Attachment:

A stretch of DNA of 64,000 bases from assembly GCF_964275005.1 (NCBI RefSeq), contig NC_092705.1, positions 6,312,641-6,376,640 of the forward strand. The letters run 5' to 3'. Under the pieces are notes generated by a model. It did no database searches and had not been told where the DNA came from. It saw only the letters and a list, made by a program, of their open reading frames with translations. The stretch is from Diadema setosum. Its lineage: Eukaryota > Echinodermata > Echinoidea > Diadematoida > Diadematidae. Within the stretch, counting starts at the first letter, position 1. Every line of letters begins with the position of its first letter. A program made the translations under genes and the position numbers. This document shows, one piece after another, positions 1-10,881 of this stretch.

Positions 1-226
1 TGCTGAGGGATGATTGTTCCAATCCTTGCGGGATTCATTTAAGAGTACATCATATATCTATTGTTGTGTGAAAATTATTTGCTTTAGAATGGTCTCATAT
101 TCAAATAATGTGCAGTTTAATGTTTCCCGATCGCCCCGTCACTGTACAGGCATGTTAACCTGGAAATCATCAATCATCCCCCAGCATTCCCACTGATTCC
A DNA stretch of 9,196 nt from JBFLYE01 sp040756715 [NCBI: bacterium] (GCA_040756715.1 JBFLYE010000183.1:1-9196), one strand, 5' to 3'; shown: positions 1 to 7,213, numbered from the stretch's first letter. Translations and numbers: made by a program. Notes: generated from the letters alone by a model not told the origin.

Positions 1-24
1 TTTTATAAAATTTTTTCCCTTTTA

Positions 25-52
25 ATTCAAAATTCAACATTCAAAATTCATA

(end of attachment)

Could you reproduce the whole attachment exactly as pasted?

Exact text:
A stretch of DNA of 64,000 bases from assembly GCF_964275005.1 (NCBI RefSeq), contig NC_092705.1, positions 6,312,641-6,376,640 of the forward strand. The letters run 5' to 3'. Under the pieces are notes generated by a model. It did no database searches and had not been told where the DNA came from. It saw only the letters and a list, made by a program, of their open reading frames with translations. The stretch is from Diadema setosum. Its lineage: Eukaryota > Echinodermata > Echinoidea > Diadematoida > Diadematidae. Within the stretch, counting starts at the first letter, position 1. Every line of letters begins with the position of its first letter. A program made the translations under genes and the position numbers. This document shows, one piece after another, positions 1-10,881 of this stretch.

Positions 1-226
1 TGCTGAGGGATGATTGTTCCAATCCTTGCGGGATTCATTTAAGAGTACATCATATATCTATTGTTGTGTGAAAATTATTTGCTTTAGAATGGTCTCATAT
101 TCAAATAATGTGCAGTTTAATGTTTCCCGATCGCCCCGTCACTGTACAGGCATGTTAACCTGGAAATCATCAATCATCCCCCAGCATTCCCACTGATTCC
A DNA stretch of 9,196 nt from JBFLYE01 sp040756715 [NCBI: bacterium] (GCA_040756715.1 JBFLYE010000183.1:1-9196), one strand, 5' to 3'; shown: positions 1 to 7,213, numbered from the stretch's first letter. Translations and numbers: made by a program. Notes: generated from the letters alone by a model not told the origin.

Positions 1-24
1 TTTTATAAAATTTTTTCCCTTTTA

Positions 25-52
25 ATTCAAAATTCAACATTCAAAATTCATA